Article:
Collective Action for an Anti-union America: Employers' Association Members in the Early Twentieth Century

Saturday, January 8, 2011
Ballroom C (Hynes Convention Center)
Vilja Hulden , University of Arizona, Tucson, AZ
This poster examines the characteristics of businesses and businessmen prominent in the "open shop" or anti-union movement that spread across most of the United States in the early twentieth century.  It focuses on the active members of the National Association of Manufacturers (NAM) and organizations cooperating with it, and asks why businessmen who prided themselves on their individualism nevertheless engaged in collective action and joined organizations that exhorted them to conformity with the organizations' views.
    These businessmen invested substantial time and resources in their work for the NAM; most of this work involved lobbying and publicity rather than practical business matters or direct aid against unions.  My poster seeks to explain what attracted businesses to the NAM, what set apart the businessmen who chose collective action from those who did not, and how ideology and material factors interacted in that process.  Toward this end, the poster examines these businessmen's social position, political activity, and demographic characteristics, as well as the nature of their businesses in terms of e.g. need for skilled labor, competitiveness of industry, or breadth of markets.  It then compares this with research on companies that chose not to join employers' associations.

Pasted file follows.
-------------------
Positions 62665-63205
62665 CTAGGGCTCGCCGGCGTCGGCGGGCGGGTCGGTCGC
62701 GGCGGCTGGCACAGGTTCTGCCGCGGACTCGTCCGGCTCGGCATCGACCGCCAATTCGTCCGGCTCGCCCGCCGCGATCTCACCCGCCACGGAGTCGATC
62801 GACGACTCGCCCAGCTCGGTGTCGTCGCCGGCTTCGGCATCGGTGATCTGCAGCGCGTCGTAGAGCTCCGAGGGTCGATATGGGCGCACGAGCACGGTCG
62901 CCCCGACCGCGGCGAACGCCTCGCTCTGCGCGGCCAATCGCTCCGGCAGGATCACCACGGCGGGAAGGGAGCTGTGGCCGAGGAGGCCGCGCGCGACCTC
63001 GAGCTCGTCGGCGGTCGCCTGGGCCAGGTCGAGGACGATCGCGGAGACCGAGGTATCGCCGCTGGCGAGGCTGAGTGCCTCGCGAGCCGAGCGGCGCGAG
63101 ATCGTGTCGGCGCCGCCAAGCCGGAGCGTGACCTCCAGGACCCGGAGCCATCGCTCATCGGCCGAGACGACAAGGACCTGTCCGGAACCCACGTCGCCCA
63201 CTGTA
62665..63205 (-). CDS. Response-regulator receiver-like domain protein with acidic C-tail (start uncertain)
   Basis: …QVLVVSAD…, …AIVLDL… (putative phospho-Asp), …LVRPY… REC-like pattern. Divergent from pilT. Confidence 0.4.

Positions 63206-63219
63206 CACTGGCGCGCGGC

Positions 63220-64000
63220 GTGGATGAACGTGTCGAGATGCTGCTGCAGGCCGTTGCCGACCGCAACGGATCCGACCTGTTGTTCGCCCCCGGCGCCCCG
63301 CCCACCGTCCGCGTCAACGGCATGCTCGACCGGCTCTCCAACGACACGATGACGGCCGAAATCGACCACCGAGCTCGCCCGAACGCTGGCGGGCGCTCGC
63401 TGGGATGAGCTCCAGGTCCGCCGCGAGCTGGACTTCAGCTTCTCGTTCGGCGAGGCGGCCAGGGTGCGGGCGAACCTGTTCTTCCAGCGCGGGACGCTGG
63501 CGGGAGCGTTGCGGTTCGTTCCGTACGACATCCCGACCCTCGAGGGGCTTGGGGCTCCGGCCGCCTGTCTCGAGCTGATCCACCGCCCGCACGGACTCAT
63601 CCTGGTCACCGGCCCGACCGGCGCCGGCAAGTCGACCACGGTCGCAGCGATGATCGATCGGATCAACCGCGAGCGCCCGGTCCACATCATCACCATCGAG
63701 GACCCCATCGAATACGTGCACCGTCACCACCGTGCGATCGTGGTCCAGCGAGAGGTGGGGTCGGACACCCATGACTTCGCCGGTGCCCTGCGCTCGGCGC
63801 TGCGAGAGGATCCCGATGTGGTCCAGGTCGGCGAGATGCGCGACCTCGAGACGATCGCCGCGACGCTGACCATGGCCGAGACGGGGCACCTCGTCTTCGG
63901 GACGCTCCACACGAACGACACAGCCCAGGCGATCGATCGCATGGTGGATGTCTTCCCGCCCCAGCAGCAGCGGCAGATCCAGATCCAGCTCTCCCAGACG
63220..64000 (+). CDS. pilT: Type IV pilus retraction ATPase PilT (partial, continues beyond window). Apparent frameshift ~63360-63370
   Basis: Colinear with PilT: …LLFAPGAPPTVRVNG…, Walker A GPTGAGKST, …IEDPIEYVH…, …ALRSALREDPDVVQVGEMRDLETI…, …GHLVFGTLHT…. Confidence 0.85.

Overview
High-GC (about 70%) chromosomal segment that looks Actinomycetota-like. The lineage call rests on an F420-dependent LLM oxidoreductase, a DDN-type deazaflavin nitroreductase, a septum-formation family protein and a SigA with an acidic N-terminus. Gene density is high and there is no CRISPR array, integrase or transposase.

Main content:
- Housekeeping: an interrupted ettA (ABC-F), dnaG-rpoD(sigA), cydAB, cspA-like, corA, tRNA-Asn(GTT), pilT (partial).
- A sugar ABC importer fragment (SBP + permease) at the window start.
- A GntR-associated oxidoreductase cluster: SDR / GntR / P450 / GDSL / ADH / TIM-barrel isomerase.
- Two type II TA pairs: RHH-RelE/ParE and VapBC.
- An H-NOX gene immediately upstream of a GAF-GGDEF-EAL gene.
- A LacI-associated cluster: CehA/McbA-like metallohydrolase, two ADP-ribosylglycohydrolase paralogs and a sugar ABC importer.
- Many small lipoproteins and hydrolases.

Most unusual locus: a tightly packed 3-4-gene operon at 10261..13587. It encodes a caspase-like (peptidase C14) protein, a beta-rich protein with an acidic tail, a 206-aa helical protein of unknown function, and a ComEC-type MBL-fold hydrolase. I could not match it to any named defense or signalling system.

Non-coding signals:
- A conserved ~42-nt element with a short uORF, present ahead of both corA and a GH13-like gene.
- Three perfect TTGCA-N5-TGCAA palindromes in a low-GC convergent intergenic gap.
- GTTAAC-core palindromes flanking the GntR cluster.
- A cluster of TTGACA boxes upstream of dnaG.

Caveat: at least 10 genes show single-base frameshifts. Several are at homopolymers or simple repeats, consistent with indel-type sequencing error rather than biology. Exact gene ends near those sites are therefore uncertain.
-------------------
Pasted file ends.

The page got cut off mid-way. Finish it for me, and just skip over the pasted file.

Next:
The poster draws on an SQL database that I have compiled from archival, census, and local history sources and that covers some 400 NAM members and their associates, as well as on both secondary and primary sources on non-affiliated companies.  The poster presents this information both textually and in the form of graphs, networks, and maps.
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